History of Music Magazines

Timeline created by OllieGriffiths
In Music
  • First Music Magazine, Billboard

    First Music Magazine, Billboard
    Billboard is an international news magazine devoted to music and the music industry, and is one of the oldest trade magazines in the world. It maintains several internationally recognized music charts that track the most popular songs and albums in various categories on a weekly basis. The two most notable charts are the Billboard Hot 100, which ranks the top 100 songs regardless of genre and is based on digital sales, radio airplay, and internet streaming data; and the Billboard 200.
  • Melody Maker

    Melody Maker
    The world's oldest weekly music newspaper. It was founded in 1926, largely as a magazine for dance band musicians, By Leicester-born composer, publisher Lawrence Wright, the first editor was Edgar Jackson. In 2000 it was merged into "long-standing rival"
  • NME

    NME
    Created by Theodore Smythson, is a music journalism publication in the United Kingdom, published weekly since March 1952. It started as a music newspaper, and gradually moved toward a magazine format during the 1980s, changing from newsprint in 1998. It was the first British paper to include a singles chart, in the 14 November 1952 edition. In the 1970s it became the best-selling British music newspaper.
  • Smash Hits

    Smash Hits
    Smash Hits was a pop music magazine, aimed at teenagers and young adults and originally published in the United Kingdom by EMAP. It ran from 1978 to 2006 and was issued fortnightly for most of that time. The name survives as a brand for a related spin-off digital television channel, and website which have survived the demise of the printed magazine. A digital radio station was also available but shut on 5 August 2013.
  • Kerrang!

    Kerrang!
    Kerrang! is a UK-based magazine devoted to rock music published by Bauer Media Group. It was first published on 6 June 1981 as a one-off supplement in the Sounds newspaper. Named after the onomatopoeic word that derives from the sound made when playing a power chord on a distorted electric guitar, Kerrang! was initially devoted to the New Wave of British Heavy Metal and the rise of hard rock acts. In the early 2000s it became the best-selling British music newspaper
  • Spin

    Spin
    Spin is a music magazine founded in 1985 by publisher Bob Guccione Jr. In its early years, the magazine was noted for its broad music coverage with an emphasis on college-oriented rock music and on the ongoing emergence of hip-hop. The magazine was eclectic and bold, if sometimes haphazard. It pointedly provided a national alternative to Rolling Stone's more establishment-oriented style.
  • Q Magazine

    Q Magazine
    Q is a popular music magazine published monthly in the United Kingdom. Founders Mark Ellen and David Hepworth were dismayed by the music press of the time, which they felt was ignoring a generation of older music buyers who were buying CDs — then still a new technology. Q was first published by the EMAP media group in October 1986, setting itself apart from much of the other music press with monthly production and higher standards of photography and printing.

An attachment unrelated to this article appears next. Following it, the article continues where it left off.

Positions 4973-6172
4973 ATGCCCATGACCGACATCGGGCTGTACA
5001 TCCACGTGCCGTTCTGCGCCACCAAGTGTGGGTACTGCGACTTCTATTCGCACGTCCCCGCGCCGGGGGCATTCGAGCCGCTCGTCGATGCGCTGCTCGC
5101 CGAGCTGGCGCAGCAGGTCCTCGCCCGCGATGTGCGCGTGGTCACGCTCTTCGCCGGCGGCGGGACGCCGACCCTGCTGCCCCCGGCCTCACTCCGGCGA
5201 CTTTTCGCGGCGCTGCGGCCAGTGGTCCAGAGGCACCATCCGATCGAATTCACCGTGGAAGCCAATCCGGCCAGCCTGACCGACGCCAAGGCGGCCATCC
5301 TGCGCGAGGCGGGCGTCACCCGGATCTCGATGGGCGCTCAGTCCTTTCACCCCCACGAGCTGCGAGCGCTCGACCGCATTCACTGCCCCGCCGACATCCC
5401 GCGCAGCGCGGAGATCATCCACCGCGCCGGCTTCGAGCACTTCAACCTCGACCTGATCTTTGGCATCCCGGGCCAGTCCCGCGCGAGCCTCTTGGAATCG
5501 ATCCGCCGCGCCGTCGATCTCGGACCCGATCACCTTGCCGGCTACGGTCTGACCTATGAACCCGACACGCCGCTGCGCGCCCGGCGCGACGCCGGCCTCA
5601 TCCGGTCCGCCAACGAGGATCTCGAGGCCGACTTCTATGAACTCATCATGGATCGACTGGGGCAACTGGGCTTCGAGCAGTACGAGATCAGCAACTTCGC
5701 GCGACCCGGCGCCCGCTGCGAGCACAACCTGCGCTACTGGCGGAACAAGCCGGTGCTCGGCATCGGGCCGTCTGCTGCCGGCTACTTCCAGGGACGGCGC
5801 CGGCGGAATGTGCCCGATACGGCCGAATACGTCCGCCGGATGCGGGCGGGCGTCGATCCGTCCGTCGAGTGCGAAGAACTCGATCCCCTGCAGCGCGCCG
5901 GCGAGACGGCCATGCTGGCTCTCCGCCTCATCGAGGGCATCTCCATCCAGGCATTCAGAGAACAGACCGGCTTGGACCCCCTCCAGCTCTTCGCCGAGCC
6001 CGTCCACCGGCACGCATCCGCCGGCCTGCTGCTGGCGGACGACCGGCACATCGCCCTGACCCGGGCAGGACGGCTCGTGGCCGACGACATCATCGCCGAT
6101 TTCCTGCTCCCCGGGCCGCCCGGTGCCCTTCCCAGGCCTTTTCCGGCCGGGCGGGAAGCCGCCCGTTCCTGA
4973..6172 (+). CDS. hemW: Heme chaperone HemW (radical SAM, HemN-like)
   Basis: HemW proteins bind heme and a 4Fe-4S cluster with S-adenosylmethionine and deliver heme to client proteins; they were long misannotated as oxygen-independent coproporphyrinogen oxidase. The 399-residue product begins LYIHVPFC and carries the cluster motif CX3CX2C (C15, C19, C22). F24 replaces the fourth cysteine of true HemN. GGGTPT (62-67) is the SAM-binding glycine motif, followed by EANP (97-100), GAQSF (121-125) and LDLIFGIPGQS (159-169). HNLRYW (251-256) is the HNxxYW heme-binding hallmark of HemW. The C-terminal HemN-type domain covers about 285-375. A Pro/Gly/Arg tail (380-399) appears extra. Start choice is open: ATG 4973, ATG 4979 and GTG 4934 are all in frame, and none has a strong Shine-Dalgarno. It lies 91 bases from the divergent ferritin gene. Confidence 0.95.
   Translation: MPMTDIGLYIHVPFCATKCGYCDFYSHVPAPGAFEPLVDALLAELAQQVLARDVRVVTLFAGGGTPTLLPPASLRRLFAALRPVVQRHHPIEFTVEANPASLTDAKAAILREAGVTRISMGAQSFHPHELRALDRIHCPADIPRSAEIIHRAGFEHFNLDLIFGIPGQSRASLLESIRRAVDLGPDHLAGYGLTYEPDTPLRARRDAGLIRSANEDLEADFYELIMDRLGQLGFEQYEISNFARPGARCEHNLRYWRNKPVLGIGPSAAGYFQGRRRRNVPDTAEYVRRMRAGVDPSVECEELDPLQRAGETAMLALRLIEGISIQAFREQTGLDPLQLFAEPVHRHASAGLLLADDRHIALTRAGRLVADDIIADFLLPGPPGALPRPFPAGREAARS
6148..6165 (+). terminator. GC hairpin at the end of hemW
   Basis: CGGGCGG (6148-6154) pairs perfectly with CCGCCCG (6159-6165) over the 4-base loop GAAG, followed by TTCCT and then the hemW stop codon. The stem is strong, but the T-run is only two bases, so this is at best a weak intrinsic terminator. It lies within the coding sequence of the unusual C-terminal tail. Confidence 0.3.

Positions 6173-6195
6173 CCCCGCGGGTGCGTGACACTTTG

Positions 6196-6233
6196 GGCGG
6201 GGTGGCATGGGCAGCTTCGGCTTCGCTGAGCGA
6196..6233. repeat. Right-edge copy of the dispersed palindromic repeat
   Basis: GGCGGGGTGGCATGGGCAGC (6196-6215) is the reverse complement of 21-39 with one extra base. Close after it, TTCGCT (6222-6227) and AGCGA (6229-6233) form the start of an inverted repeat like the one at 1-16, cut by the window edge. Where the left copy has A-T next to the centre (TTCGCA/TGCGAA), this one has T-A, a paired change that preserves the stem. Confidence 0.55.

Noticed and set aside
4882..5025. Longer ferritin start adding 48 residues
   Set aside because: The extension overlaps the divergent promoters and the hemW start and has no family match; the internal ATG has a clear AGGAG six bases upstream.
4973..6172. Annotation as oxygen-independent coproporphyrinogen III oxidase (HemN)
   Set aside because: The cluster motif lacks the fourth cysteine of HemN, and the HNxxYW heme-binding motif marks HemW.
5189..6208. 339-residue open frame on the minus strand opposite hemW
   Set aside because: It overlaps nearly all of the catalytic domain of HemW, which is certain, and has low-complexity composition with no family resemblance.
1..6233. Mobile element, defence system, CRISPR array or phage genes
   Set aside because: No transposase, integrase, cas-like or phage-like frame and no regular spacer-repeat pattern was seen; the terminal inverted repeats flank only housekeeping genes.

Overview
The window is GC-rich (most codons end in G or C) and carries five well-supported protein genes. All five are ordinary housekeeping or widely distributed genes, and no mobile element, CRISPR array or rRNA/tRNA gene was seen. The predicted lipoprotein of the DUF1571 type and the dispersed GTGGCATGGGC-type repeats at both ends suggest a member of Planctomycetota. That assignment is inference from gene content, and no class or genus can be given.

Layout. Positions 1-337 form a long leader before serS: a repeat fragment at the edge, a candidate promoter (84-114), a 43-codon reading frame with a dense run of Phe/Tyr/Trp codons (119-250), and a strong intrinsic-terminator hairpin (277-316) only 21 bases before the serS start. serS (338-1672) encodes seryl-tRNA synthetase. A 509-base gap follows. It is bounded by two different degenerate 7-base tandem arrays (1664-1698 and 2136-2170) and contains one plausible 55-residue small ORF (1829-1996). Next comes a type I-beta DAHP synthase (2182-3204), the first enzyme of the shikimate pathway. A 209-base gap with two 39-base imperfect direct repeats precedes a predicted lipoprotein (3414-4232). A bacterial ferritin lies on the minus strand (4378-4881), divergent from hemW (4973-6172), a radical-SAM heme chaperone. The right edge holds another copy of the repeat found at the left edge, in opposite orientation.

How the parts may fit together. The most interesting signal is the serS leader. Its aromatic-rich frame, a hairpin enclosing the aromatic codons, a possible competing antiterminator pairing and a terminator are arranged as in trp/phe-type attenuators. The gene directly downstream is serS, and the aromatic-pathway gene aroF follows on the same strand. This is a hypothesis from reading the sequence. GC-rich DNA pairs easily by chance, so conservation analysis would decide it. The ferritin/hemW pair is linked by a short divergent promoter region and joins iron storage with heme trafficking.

• Mojo

    Mojo
    MOJO is a popular music magazine published initially by Emap, and since January 2008 by Bauer, monthly in the United Kingdom. Following the success of the magazine Q, publishers Emap were looking for a title which would cater for the burgeoning interest in classic rock music. MOJO was first published on 15 October 1993; in keeping with its classic rock aesthetic, the first issue had Bob Dylan and John Lennon as its first cover stars.
  • Clash

    Clash
    Clash is a popular music and fashion magazine and website based in the United Kingdom. It is published 12 times a year by Clash Music Ltd. The brand's content alternates between modern bands such as The Horrors, Florence & The Machine and Jamie xx as well as hip-hop artists like DJ Shadow, Kanye West and Beastie Boys, who have all had cover spots in recent issues. It concentrates on music and fashion, and often their effect on surrounding culture, as well as film and technology.
  • Top of the Pops

    Top of the Pops
    Top of the Pops, also known as TOTP, is a British music chart television programme, made by the BBC and originally broadcast weekly between 1 January 1964 and 30 July 2006. It was traditionally shown every Thursday evening on BBC1, before being moved to Fridays in 1996, and then to Sundays on BBC Two in 2005. Each weekly programme consisted of performances from some of that week's best-selling popular music artists, with a rundown of that week's singles chart.
  • Vibe

    Vibe
    Vibe is a music and entertainment magazine founded by producer Quincy Jones. The publication predominantly features R&B and hip-hop music artists, actors and other entertainers. After shutting down production in Summer 2009, Vibe was purchased by the private equity investment fund InterMedia Partners and is now issued every-other month with double covers, with a larger online presence. The magazine's target demographic is predominantly young, urban followers of hip-hop culture.
  • Rolling Stone

    Rolling Stone
    Rolling Stone is a magazine published every two weeks that focuses on politics and popular culture. In 1967, Rolling Stone was founded in San Francisco, California, by Jann Wenner – who is still the magazine's chief editor – and music critic, Ralph J. Gleason. Rolling Stone was known for its musical coverage and for political reporting by the enigmatic and controversial gonzo journalist, Hunter S. Thompson. In the 1990s, the magazine changed its format to appeal to a younger readership interest.
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    History of Music Magazines